Councilman Paul Vallone introduced a resolution during Tuesday’s Stated Meeting of the City Council calling on the New York City Water Board to not impose penalties or interest on water and sewer bills in an effort to give families needed relief during the COVID-19 pandemic.
Currently, water customers are billed for both the water they use and the sewage they generate, and the annual rate for late payment charges is 7 percent.
According to the New York City Department of Environmental Protection (DEP), many residential customers are deferring bill payments because of the economic hardship during the COVID-19 public health emergency, and since March 16, water and sewage bill payments are 12 percent lower than during the same time period in the last fiscal year.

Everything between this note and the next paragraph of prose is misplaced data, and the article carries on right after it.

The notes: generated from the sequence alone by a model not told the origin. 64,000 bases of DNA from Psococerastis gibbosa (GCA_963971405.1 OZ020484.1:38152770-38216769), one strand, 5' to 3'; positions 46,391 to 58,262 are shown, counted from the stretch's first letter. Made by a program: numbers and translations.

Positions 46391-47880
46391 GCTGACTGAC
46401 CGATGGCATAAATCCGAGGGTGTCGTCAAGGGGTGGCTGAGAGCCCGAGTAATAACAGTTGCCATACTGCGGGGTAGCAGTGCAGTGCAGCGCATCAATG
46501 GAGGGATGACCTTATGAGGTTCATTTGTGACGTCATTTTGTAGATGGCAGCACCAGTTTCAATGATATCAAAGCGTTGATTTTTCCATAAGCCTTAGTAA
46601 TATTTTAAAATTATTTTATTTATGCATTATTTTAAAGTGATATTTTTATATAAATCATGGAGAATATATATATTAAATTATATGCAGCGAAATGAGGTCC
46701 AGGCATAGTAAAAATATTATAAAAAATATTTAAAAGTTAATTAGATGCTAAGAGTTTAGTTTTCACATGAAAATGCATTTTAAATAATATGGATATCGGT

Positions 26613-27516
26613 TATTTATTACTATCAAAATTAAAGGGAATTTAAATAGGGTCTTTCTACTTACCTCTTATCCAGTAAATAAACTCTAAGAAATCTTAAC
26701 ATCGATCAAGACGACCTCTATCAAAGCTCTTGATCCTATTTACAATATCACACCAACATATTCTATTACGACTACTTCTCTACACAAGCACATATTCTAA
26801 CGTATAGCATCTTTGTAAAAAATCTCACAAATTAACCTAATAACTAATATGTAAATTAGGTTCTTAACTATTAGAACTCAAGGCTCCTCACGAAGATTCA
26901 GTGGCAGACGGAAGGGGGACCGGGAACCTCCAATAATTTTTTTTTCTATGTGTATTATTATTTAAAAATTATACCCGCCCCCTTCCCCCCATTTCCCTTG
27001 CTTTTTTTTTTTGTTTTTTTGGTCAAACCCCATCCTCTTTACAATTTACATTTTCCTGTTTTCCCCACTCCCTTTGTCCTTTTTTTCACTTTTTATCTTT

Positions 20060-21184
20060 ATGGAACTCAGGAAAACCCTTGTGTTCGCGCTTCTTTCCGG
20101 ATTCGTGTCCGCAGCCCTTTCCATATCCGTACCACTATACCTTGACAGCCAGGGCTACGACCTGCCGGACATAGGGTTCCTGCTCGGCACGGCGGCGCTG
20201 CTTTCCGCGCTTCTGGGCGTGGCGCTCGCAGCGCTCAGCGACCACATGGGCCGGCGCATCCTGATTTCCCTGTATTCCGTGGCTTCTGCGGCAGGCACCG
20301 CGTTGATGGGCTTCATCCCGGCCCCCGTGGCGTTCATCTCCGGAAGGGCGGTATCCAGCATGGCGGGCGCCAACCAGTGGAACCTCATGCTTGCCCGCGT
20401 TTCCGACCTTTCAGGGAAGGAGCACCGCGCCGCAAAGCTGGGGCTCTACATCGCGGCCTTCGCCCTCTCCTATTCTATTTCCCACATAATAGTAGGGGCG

In addition to late charges, overdue water and sewage charges are considered a lien against your property and the city has the authority to sell this lien to a third party, or lienholder, in a process called a lien sale.
Owners of one-family homes currently pay an average $1,000 annual water bill and apartment building owners are billed roughly $700 per tenant, according to a 2017 report. Forgiving all interest and late fees accrued during the COVID-19 pandemic would provide residents with some measure of economic relief since once the pandemic ends, many residents will still not be able to pay these fees.
“While New York State on PAUSE was established to save the lives of many New Yorkers, it has also created financial hardship for many families across the five boroughs,” Vallone said. “Forgiving penalties at a time when New Yorkers are struggling to make ends meet is a simple way to provide much-needed financial relief during these challenging times.”
The New York City Water Board was established in 1984 and is the entity authorized to collect and enforce payment and service charges related to the city’s sewage and water systems. Vallone called on the Committee on Environmental Protection for a hearing on this resolution in the near future.